December 3, 1881

A commitee of traders in Bremen and Bremerhaven come together for a constitutional general meeting and found the

Deutsche Dampfschifffahrts-Gesellschaft "HANSA"

headquartered in Bremen. The purpose of this company  DDG Hansa is the construction of regular shipping lines.
The traders intended to put steamboats into operation, steam vessels of about 2500 - 3000 tons for a "world-wide service",  steamers of about 1200 - 1500 tons for a "Mediterranian service" and steamboats of about 600 tons for a "Baltic Sea service".



In 1882 three large steam vessels were bought in Great Britain and one smaller steamboat was ordered in Germany.
Until the beginning of the First World War the fleet was continuously built up by the management of the shipping company merchant

Oltmann Johann Dietrich Ahlers
from Elsfleth. In the history of the company only one steamboat got the name of a person, it was the O.J.D. AHLERS.

August 1, 1914

The beginning of the First World War immediately interrupted the steamer service lines.
The fleet of the DDG Hansa consisted of 68 steam vessels and one motor ship when the war broke out.
Additionally there was a fleet of tugs, sea barges and barges for coastal and harbour service.
Many steam vessels were captured or interned. Only a few steam boats remained within the German territory.

November 11, 1918

After the signing of the armistice all steam vessels including newbuildings (even the steamer GEIERFELS (1), ready in June 1920) had to be deposited. The company only had left the small steamboat SONECK (2), the barge fleet and the steam tugs.

The rebuilding of the steamer fleet began with the FRAUENFELS (1), completed in 1921. The lines could gradually be started too. In 1921 an extensive reconstruction programme was started, altogether 12 ships including the STURMFELS (2). The first large motor ships were given back to the company starting with the ROLANDSECK (2) from the year 1912 and the SCHWARZENFELS (3), delivered in 1925. In 1929 heavy goods transport service began with the delivery of the steam vessel LICHTENFELS (2). The ship had the useful piece of equipment, a derrick of 120 tons lift capacity. Before the Second World War further eight large motor ships of the EHRENFELS - class were delivered and  in 1940 the MOLTKEFELS (2) was added.

September 1, 1939

The Second World War again interrupted the arduous reconstruction of the fleet. All the line-services were stopped. A large number of vessels was sent to the bottom, were captured or interned in neutral ports. The DDG Hansa fleet consisted of 31 steam vessels, 13 motor vessels and 37 barges and tenders for harbour service. Up to the armistice quite a number of ships were built on German yards as replacements for the lost ships. Shipping companies were founded to do the managing of the ships for the German government (Deutsches Reich). The need for transport volume was larger than in the First World War.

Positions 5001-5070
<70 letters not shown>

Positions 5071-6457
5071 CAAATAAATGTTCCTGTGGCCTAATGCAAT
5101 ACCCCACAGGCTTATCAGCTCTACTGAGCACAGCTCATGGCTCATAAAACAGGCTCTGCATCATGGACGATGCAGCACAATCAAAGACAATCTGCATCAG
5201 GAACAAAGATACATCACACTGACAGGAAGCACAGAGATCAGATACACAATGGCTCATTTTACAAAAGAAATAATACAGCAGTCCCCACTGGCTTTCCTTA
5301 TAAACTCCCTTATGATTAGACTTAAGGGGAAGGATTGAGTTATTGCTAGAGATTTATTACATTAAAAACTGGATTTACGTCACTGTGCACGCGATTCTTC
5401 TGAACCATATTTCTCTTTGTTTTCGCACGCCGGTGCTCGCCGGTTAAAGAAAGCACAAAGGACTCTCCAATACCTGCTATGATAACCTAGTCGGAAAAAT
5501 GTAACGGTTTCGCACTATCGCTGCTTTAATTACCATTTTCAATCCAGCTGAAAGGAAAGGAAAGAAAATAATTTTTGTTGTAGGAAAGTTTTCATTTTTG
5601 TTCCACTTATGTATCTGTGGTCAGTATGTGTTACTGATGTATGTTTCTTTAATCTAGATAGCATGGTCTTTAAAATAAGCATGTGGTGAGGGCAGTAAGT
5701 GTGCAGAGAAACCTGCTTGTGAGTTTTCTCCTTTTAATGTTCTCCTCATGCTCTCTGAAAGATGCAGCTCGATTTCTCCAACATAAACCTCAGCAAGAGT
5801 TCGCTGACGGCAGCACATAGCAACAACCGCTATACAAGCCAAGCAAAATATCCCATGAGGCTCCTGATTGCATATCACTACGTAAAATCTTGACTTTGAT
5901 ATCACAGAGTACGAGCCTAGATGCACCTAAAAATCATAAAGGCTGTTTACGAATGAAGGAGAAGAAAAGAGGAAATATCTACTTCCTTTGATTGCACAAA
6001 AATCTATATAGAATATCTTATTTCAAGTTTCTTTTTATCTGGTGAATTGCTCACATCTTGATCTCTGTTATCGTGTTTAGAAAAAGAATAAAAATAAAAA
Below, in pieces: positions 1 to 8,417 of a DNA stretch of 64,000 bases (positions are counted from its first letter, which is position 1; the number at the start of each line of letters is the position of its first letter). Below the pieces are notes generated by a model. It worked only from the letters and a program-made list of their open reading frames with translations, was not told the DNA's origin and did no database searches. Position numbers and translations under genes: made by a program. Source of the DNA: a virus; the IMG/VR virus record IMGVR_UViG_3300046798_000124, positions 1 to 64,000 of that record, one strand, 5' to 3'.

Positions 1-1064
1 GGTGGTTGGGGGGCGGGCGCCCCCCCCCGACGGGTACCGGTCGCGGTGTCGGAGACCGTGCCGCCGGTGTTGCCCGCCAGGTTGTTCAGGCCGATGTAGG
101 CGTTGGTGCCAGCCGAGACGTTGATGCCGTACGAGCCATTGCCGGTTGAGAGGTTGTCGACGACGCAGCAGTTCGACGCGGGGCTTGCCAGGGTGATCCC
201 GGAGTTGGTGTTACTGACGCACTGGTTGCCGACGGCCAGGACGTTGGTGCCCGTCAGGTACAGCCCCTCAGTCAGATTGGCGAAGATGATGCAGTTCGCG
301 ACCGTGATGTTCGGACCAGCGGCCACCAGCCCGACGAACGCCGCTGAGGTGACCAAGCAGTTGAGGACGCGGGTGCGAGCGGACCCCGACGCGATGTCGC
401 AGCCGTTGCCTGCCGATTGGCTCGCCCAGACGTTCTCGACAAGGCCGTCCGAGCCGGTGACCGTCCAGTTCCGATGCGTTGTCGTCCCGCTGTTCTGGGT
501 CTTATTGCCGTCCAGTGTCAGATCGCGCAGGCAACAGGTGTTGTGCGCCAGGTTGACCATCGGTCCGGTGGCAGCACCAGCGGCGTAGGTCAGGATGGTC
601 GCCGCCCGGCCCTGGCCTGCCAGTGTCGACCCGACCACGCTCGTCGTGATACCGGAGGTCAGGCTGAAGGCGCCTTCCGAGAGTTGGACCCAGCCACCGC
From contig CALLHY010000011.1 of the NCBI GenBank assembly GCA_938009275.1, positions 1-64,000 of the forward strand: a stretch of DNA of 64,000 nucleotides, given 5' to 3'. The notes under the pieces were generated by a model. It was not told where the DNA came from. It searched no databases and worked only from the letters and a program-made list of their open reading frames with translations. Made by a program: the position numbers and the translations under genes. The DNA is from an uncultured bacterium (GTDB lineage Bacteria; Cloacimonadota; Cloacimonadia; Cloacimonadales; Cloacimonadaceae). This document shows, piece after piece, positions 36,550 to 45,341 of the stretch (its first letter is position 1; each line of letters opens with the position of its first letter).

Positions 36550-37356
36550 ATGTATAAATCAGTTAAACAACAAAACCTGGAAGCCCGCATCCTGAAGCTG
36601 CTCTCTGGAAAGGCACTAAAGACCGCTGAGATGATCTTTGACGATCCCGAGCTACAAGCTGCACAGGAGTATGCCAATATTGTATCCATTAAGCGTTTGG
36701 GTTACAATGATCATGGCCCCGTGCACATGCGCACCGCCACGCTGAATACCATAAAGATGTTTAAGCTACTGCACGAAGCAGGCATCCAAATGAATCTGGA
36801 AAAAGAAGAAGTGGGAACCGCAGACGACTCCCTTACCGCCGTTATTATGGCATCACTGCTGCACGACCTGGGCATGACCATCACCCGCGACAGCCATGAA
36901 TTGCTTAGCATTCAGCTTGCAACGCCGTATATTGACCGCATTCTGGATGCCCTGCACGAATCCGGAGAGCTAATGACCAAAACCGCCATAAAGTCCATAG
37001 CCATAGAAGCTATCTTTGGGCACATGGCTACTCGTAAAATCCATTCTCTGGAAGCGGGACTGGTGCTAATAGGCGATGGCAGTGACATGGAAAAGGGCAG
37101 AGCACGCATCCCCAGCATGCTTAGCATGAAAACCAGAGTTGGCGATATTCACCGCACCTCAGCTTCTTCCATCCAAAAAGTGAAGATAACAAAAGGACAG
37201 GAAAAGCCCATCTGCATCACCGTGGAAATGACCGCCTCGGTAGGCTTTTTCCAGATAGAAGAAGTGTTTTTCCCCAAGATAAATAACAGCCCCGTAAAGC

Mai 8, 1945

After the Second World War all the steamers and motor vessels had been withdrawn from the DDG Hansa. Until the end of 1949 only the sea barge and coastal ship IRAN and IRAK were in the possession of the company. The Petersberg Resolution (Petersberger Abkommen) was loosened at the end of 1949 and so the reconstruction of the fleet could start again. The first large steamer ARGENFELS (3) could be engaged already in 1950. The reconstruction made great progress. In 1954 the first ship of the "Picasso-class", the LICHTENFELS (3), was delivered by the yard. The next even larger classes were  the W - class and the WN - class. The last conventional   freighters  were used in 1970 for the first time.  From this class the   GOLDENFELS (5) was delivered as a semi-container ship and the GEYERFELS  was delivered as a complete container ship. A new generation of container/ roll -on-roll-off-ships was started and put into the fleet  by the use of the   RABENFELS (4)  in 1977.



Attempts in other fields of navigation were started with more or less success. The KATTENTURM (4) was the first supply vessel for oil rigs or sea construction sites put into the fleet. Until the breakdown the DDG Hansa added more than 50 supply vessels to the service. In this area a co-operation took place between the Deutschen Dampfschifffahrts-Gesellschaft "HANSA", Bremen and the Vereinigten Tanklager und Transpormittel GmbH (VTG), Hamburg and the Offshore Marine Ltd., Rochester / Great Britain. The new company was the Offshore Supply Association Ltd. (OSA), London. But after five years the OM left the OSA again.

August 18, 1980

In 1976 the distribution of dividends was about 12%. In 1977 however dividends could not be paid any longer. The losses went up higher and higher, starting from 1978, and on August 18, 1980 the company was compelled to apply for the opening of insolvency proceedings at the court ( Amtsgericht Bremen). Consequently the services and lines were stopped and the ships were sold. A winding-up arrangement was finished on July 3, 1989 at a rate of about 60 %.

December 31, 1989

The DDG Hansa joint-stock company in a liquidation process was deleted  from the register of companies (Handelsregister Bremen).

Management centre

The DDG Hansa  management centre    An der Schlachte 6


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